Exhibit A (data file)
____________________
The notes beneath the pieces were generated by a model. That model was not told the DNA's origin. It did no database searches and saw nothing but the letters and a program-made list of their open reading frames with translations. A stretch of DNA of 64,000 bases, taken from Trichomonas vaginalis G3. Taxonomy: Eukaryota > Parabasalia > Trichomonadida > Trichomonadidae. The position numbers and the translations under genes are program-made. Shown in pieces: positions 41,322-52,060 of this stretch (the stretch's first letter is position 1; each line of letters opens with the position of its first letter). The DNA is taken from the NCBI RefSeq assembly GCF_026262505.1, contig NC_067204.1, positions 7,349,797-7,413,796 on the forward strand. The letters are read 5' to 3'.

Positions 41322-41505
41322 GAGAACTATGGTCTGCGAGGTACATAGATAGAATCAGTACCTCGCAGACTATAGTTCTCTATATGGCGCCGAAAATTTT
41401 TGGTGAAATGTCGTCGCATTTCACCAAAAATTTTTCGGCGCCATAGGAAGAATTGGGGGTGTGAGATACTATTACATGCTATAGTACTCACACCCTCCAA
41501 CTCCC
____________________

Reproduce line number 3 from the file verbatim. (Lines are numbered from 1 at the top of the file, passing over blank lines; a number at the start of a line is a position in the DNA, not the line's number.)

41322 GAGAACTATGGTCTGCGAGGTACATAGATAGAATCAGTACCTCGCAGACTATAGTTCTCTATATGGCGCCGAAAATTTT